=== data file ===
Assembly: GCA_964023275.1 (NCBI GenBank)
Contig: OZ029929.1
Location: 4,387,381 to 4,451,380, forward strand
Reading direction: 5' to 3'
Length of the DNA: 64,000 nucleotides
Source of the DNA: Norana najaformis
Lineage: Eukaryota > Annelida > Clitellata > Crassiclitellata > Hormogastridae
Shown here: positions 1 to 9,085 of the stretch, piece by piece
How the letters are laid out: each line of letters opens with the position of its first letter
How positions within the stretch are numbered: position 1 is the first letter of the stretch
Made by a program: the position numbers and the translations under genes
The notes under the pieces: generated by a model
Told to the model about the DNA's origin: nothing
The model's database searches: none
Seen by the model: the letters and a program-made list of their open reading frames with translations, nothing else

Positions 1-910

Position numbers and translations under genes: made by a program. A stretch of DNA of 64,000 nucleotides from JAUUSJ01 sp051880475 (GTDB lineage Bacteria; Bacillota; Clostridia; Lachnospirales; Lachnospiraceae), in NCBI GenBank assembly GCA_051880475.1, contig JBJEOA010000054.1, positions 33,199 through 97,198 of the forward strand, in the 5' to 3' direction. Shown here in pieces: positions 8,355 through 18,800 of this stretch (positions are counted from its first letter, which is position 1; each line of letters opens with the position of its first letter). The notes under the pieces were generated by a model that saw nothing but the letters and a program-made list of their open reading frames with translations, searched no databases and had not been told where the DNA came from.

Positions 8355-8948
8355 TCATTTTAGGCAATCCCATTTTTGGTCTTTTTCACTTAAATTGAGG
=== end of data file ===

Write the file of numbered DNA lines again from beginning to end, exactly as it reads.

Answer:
Assembly: GCA_964023275.1 (NCBI GenBank)
Contig: OZ029929.1
Location: 4,387,381 to 4,451,380, forward strand
Reading direction: 5' to 3'
Length of the DNA: 64,000 nucleotides
Source of the DNA: Norana najaformis
Lineage: Eukaryota > Annelida > Clitellata > Crassiclitellata > Hormogastridae
Shown here: positions 1 to 9,085 of the stretch, piece by piece
How the letters are laid out: each line of letters opens with the position of its first letter
How positions within the stretch are numbered: position 1 is the first letter of the stretch
Made by a program: the position numbers and the translations under genes
The notes under the pieces: generated by a model
Told to the model about the DNA's origin: nothing
The model's database searches: none
Seen by the model: the letters and a program-made list of their open reading frames with translations, nothing else

Positions 1-910

Position numbers and translations under genes: made by a program. A stretch of DNA of 64,000 nucleotides from JAUUSJ01 sp051880475 (GTDB lineage Bacteria; Bacillota; Clostridia; Lachnospirales; Lachnospiraceae), in NCBI GenBank assembly GCA_051880475.1, contig JBJEOA010000054.1, positions 33,199 through 97,198 of the forward strand, in the 5' to 3' direction. Shown here in pieces: positions 8,355 through 18,800 of this stretch (positions are counted from its first letter, which is position 1; each line of letters opens with the position of its first letter). The notes under the pieces were generated by a model that saw nothing but the letters and a program-made list of their open reading frames with translations, searched no databases and had not been told where the DNA came from.

Positions 8355-8948
8355 TCATTTTAGGCAATCCCATTTTTGGTCTTTTTCACTTAAATTGAGG